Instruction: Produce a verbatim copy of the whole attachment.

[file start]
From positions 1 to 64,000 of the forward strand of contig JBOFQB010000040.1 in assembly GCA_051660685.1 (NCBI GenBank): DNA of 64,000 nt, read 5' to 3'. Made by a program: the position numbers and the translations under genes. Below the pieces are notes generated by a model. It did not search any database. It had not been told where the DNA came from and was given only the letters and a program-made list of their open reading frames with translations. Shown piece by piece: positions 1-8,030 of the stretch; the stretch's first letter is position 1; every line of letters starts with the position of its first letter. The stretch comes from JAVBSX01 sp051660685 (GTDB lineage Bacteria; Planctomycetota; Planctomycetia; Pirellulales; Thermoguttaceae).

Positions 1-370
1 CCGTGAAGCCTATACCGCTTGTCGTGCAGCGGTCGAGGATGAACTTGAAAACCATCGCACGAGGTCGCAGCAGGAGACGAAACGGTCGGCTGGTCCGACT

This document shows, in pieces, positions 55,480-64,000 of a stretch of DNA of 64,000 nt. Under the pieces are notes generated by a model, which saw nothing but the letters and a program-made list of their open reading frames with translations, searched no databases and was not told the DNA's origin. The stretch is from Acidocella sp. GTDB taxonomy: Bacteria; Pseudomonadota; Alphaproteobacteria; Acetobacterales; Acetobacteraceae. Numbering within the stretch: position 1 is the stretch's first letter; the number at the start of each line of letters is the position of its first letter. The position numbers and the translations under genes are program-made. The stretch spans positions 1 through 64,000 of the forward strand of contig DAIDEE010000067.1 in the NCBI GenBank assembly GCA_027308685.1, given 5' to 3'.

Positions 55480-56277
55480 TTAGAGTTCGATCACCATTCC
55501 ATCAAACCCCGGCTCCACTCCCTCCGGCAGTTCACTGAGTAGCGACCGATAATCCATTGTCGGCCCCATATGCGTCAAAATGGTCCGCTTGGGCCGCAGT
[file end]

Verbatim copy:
From positions 1 to 64,000 of the forward strand of contig JBOFQB010000040.1 in assembly GCA_051660685.1 (NCBI GenBank): DNA of 64,000 nt, read 5' to 3'. Made by a program: the position numbers and the translations under genes. Below the pieces are notes generated by a model. It did not search any database. It had not been told where the DNA came from and was given only the letters and a program-made list of their open reading frames with translations. Shown piece by piece: positions 1-8,030 of the stretch; the stretch's first letter is position 1; every line of letters starts with the position of its first letter. The stretch comes from JAVBSX01 sp051660685 (GTDB lineage Bacteria; Planctomycetota; Planctomycetia; Pirellulales; Thermoguttaceae).

Positions 1-370
1 CCGTGAAGCCTATACCGCTTGTCGTGCAGCGGTCGAGGATGAACTTGAAAACCATCGCACGAGGTCGCAGCAGGAGACGAAACGGTCGGCTGGTCCGACT

This document shows, in pieces, positions 55,480-64,000 of a stretch of DNA of 64,000 nt. Under the pieces are notes generated by a model, which saw nothing but the letters and a program-made list of their open reading frames with translations, searched no databases and was not told the DNA's origin. The stretch is from Acidocella sp. GTDB taxonomy: Bacteria; Pseudomonadota; Alphaproteobacteria; Acetobacterales; Acetobacteraceae. Numbering within the stretch: position 1 is the stretch's first letter; the number at the start of each line of letters is the position of its first letter. The position numbers and the translations under genes are program-made. The stretch spans positions 1 through 64,000 of the forward strand of contig DAIDEE010000067.1 in the NCBI GenBank assembly GCA_027308685.1, given 5' to 3'.

Positions 55480-56277
55480 TTAGAGTTCGATCACCATTCC
55501 ATCAAACCCCGGCTCCACTCCCTCCGGCAGTTCACTGAGTAGCGACCGATAATCCATTGTCGGCCCCATATGCGTCAAAATGGTCCGCTTGGGCCGCAGT